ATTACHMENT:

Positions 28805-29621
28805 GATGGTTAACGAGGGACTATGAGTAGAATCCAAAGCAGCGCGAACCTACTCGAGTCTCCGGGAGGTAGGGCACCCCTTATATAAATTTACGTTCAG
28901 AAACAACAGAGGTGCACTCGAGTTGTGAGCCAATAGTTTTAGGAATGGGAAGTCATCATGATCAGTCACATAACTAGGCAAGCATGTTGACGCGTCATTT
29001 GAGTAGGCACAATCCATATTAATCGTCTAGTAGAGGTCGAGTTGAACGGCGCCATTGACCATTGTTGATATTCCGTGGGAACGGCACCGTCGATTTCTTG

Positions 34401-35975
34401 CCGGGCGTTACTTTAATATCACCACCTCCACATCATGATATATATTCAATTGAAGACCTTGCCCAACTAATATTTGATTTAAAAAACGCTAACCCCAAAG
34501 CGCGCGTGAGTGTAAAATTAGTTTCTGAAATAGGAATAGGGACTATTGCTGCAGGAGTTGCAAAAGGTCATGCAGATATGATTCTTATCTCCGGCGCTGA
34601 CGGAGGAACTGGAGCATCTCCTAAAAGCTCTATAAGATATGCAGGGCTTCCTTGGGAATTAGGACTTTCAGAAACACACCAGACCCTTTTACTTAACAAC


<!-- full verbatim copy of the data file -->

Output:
Positions 28805-29621
28805 GATGGTTAACGAGGGACTATGAGTAGAATCCAAAGCAGCGCGAACCTACTCGAGTCTCCGGGAGGTAGGGCACCCCTTATATAAATTTACGTTCAG
28901 AAACAACAGAGGTGCACTCGAGTTGTGAGCCAATAGTTTTAGGAATGGGAAGTCATCATGATCAGTCACATAACTAGGCAAGCATGTTGACGCGTCATTT
29001 GAGTAGGCACAATCCATATTAATCGTCTAGTAGAGGTCGAGTTGAACGGCGCCATTGACCATTGTTGATATTCCGTGGGAACGGCACCGTCGATTTCTTG

Positions 34401-35975
34401 CCGGGCGTTACTTTAATATCACCACCTCCACATCATGATATATATTCAATTGAAGACCTTGCCCAACTAATATTTGATTTAAAAAACGCTAACCCCAAAG
34501 CGCGCGTGAGTGTAAAATTAGTTTCTGAAATAGGAATAGGGACTATTGCTGCAGGAGTTGCAAAAGGTCATGCAGATATGATTCTTATCTCCGGCGCTGA
34601 CGGAGGAACTGGAGCATCTCCTAAAAGCTCTATAAGATATGCAGGGCTTCCTTGGGAATTAGGACTTTCAGAAACACACCAGACCCTTTTACTTAACAAC